As far as utility goes, Toyota is trying to keep up with Honda but still has some work left to do. The Highlander has 16 cubic feet of cargo space behind the third row but maxes out at 48 cubes when you fold the seats. The lift-over height is fairly average, but the large cup holders and door pockets are definitely helpful. There are two shelves located inside of the dash that are great spots for storing small items, but the wireless phone charger gets in the way up front. LATCH is also really easy to use on the Highlander, but you do not get any anchors in the third row. Child seats will have to be second-row only if you want an easy installation.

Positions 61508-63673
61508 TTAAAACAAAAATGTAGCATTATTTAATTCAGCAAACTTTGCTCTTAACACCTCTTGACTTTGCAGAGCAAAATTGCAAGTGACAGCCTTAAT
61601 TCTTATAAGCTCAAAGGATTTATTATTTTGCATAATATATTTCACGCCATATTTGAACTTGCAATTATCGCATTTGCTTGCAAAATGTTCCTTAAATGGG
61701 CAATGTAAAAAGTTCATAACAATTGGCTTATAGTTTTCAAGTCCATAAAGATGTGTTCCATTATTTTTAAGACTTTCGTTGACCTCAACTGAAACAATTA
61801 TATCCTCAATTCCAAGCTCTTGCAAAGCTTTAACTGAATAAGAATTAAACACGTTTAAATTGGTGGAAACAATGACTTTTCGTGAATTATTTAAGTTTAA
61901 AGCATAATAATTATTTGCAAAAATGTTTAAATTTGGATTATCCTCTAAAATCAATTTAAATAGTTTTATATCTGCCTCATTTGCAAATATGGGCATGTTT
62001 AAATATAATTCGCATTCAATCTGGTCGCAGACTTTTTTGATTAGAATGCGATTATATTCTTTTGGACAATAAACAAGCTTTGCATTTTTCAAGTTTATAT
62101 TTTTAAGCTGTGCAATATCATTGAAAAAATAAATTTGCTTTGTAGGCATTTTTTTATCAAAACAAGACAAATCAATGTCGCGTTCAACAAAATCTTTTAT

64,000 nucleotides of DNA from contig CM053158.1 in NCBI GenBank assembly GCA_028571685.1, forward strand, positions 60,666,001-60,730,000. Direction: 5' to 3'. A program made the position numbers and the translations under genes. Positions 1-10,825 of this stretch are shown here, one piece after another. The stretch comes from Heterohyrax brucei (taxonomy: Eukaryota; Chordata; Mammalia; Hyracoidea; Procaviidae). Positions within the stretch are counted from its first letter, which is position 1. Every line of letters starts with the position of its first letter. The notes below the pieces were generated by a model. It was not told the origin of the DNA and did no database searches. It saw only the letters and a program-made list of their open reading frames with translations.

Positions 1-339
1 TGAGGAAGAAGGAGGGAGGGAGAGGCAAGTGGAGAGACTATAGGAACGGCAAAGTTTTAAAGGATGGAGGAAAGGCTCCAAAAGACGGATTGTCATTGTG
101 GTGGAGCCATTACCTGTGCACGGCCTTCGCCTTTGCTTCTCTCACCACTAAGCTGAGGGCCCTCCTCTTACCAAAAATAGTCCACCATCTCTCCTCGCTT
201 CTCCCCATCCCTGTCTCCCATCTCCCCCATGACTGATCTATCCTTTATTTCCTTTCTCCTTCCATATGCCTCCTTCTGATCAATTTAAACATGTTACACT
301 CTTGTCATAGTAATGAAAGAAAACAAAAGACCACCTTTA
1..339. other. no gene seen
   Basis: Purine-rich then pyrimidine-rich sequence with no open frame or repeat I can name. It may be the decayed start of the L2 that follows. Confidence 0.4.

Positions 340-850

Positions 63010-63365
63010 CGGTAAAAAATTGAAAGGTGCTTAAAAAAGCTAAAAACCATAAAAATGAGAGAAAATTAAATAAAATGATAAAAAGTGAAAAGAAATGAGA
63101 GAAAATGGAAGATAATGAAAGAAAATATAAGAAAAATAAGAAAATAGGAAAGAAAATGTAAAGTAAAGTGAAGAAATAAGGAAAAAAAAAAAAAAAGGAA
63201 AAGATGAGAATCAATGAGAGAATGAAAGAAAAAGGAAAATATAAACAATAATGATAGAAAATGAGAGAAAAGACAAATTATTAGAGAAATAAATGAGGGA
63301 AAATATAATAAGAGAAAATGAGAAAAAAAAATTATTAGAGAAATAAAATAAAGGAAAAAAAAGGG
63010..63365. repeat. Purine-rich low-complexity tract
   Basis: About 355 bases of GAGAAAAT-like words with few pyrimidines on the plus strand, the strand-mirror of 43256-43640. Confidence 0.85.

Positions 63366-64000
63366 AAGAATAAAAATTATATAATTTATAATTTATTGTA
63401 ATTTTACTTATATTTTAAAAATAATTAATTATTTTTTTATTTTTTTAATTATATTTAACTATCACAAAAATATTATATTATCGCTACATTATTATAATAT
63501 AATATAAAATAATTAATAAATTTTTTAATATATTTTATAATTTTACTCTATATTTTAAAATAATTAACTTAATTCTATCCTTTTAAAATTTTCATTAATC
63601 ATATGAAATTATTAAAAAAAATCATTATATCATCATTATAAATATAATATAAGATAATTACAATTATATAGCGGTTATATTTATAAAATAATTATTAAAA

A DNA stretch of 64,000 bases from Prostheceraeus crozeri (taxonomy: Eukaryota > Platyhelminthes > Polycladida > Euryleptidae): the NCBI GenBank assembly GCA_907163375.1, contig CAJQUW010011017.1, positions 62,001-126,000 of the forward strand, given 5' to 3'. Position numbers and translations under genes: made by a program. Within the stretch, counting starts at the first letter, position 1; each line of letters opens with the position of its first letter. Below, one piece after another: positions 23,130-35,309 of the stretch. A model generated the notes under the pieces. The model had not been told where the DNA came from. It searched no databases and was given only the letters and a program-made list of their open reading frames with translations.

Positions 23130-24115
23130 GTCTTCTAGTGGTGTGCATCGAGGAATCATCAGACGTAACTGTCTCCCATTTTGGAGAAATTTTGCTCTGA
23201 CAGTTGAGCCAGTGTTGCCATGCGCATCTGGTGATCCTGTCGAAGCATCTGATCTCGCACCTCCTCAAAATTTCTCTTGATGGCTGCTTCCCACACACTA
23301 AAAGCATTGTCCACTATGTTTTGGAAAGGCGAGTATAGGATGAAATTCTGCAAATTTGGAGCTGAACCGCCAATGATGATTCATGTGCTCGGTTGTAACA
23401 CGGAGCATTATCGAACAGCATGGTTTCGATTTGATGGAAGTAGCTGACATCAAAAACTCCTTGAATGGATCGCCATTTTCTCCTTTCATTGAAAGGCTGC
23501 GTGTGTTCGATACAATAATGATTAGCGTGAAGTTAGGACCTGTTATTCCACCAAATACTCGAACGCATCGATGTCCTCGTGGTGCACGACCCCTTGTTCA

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Safety is a top priority for Honda and Toyota. They both have a lot of advanced driver aids available, and, for the most part, they work well. Honda could adjust the adaptive cruise control to be less finicky, and they also need to work on how intrusive lane keep assist can be during lengthy, constant-radius corners. Otherwise, lane keep assist and other features like blind spot monitoring are handy to have equipped. Toyota's adaptive cruise control works well, but lane departure warning is too sensitive in normal mode and not sensitive enough in low mode.

National Highway Traffic and Safety Administration (NHTSA) has not yet rated the 2020 Toyota Highlander, but it does list one recall for it regarding how the ECU might cause the vehicle to stall out. NHTSA assigned the 2020 Honda Pilot 5 of 5 stars overall, but it lost a star for the overall front passenger side test. There are two recalls on the Pilot (one being for incomplete body welding), and there have been multiple consumer complaints about the vehicle losing power to the dash after crackling can be heard in the speakers.